That began with a 132-move game in the first classical encounter, where Daniil Yuffa was unable to win the 2 bishops vs. a knight ending, and though the second classical game was short, in the rapids we got back down to endgame action. Yuffa ground out a 90-move win with Black only for McShane to hit back with a 97-move win that featured an under-promotion at the end. The 10-minute games began with another crazy ending, though this time Yuffa did manage to win, in 82 moves:
Luke wouldn’t back down, however, and responded with a positional crush to take the match to blitz. In the first blitz game there was an unusual “queen blunder”:
The threat is Be7, trapping the queen, but in fact right now that wouldn’t work due to the reply Bxg6! Unfortunately after Luke’s 47.Kf1? it was all change, since after 47…Be7! 48.Bxg6 the black queen was able to escape with check: 48…Qh3+ and White resigned.
In what proved to be the final game, Luke McShane had no real chances of a comeback for most of the 89 moves, but the one moment he did have would have won on the spot!
81…Ba7! buries the knight, and the black king can simply waltz over and take it. Luke had clearly seen that plan when he played 81…Kf7?, but after 82.Nb8! there was no way of stopping the knight escaping.
That meant the 2577-rated 106th seed had beaten not only the 23rd seed David Navara but 42nd seed Luke Mcshane as well, with the 22-year-old Russian describing it as the “match of his life”. He says he’s now focussing on chess after completing his studies:
That leaves Giri-Najer, which gave us our first Armageddon of this year’s World Cup:
You might be tempted to make jokes about draws when looking at the first six games, and while there was some cautious chess (Giri was clearly aware that Evgeniy Najer is a very dangerous tactical player) you couldn’t say it was all a quiet stroll in the park! This was from the first 10-minute game:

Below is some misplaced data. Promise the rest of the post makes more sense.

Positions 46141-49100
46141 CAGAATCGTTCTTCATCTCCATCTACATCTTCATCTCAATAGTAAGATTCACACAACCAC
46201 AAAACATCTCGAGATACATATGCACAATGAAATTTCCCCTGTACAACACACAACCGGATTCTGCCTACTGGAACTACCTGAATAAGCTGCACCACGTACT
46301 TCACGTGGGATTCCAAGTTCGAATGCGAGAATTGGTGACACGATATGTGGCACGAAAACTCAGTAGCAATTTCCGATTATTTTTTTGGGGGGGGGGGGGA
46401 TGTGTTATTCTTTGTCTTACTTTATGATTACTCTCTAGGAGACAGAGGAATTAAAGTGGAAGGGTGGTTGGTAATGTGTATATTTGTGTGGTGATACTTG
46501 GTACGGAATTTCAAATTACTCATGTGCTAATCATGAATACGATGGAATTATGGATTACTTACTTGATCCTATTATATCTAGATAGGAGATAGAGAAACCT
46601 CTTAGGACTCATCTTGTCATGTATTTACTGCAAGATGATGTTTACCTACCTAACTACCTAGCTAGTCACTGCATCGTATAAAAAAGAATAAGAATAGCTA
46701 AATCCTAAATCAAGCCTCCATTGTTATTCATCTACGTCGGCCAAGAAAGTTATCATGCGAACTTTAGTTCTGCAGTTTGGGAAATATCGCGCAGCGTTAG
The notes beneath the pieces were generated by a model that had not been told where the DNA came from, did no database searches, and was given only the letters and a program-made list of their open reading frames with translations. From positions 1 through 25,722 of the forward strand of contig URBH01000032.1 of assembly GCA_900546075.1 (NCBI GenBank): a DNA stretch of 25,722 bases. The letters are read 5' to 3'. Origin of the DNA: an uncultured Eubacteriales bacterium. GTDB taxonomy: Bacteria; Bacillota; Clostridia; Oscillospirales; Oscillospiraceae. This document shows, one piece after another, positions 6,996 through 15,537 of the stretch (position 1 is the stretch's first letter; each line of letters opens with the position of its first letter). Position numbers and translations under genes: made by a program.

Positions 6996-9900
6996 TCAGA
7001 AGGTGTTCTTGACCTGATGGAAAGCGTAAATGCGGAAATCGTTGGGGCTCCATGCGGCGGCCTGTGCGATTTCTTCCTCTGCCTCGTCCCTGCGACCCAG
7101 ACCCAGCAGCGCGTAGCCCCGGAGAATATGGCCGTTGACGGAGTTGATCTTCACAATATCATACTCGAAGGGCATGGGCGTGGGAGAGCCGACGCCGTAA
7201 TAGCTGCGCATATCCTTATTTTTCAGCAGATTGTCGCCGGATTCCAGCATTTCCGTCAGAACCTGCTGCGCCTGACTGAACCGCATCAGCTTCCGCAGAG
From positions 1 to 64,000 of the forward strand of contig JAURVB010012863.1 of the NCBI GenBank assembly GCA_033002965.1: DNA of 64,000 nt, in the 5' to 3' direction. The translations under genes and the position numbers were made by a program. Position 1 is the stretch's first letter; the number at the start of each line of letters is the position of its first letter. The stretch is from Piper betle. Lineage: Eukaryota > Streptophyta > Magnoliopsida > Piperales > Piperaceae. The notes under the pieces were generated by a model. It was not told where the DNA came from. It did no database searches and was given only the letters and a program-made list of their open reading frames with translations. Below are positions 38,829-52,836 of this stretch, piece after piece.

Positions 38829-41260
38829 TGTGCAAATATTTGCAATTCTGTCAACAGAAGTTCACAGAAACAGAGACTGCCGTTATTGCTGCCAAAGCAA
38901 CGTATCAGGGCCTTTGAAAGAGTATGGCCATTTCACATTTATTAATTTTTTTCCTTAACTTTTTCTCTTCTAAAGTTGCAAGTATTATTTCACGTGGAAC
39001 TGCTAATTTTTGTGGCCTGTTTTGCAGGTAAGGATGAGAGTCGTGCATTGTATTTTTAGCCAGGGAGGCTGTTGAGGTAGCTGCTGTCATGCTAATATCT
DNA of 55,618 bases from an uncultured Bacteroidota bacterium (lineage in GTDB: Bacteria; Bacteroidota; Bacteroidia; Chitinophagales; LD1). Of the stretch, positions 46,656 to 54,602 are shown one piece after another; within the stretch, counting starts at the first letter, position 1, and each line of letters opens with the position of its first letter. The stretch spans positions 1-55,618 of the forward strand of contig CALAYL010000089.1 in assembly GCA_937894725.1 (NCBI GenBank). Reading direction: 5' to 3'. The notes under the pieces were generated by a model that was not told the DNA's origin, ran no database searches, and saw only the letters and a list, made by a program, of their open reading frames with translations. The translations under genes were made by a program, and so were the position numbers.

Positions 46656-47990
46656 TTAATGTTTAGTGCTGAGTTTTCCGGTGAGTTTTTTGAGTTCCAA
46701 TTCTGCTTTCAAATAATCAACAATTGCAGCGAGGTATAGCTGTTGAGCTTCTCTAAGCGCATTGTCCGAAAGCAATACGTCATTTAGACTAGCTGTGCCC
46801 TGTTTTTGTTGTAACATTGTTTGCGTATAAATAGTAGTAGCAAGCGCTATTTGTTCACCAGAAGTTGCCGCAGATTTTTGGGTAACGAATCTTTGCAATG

23…g5+! was strong here, but not so obvious since the idea behind it seems more about getting the e3-square for the knight and eliminating the g2-bishop rather than weaving a mating net. Instead after 23…c5 the game fizzled out into a quick repetition.
It was in blitz where lift-off was achieved as Najer’s offbeat opening (1.e4 e5 2.Nc3 and a unique position by move 6) eventually led him to take one liberty too many with 25.b4?
25…Nxb4!! was a queen sacrifice leading to mate – what’s not to like? The game ended 26.Qxd7 (other moves also lose, but less picturesquely) 26…Nxd3+ 27.Ka2 Rb2+ 28.Ka1 Rxc2+ 29.Kb1 Rb2+ 30.Ka1 Rd2+ 31.Kb1 Rb8+:
Najer decided to skip putting any pieces on the b-file and
simply resigned. With Giri now playing White and only needing to draw you might
have expected him to wrap up the match there and then, but no – Najer dug deep
and managed to convert a 2-pawn, then 1-pawn advantage in a 4-rook ending in an
epic 105 moves.
Anish had Black in the Armageddon game and therefore only needed a draw, but this time it was impossible to fault his approach. He played fast, catching up on the clock (he started with 4 minutes to White’s 5) in the first ten moves, and also boldly – although he missed an earlier sacrificial chance to force a draw he went all-in here:
28…Nxh2! 29.Kxh2 Qh6+ 30.Kg1 Qh1+ 31.Kf2 Qg2+ 32.Ke1 Qxg3+ 33.Bf2 Qxa3 and although objectively White was still ok Najer cracked under the pressure until it was soon all over:
There’s no rest for Giri, who now plays Jeffery Xiong in Monday’s Round 3. That’s just one of the many fascinating encounters that include Firouzja-Ding Liren, So-Vidit, Yu Yangyi-Wei Yi, Duda-Andreikin, Nisipeanu-Svidler, Aronian-Matlakov and Artemiev-Le Quang Liem. You won’t want to miss it on Monday, with Jan Gustafsson joined by Laurent Fressinet for English commentary!
Follow all the action live here on chess24 from 12:00 CEST.
We respect your privacy and data protection guidelines. Some components of our site require cookies or local storage that handles personal information.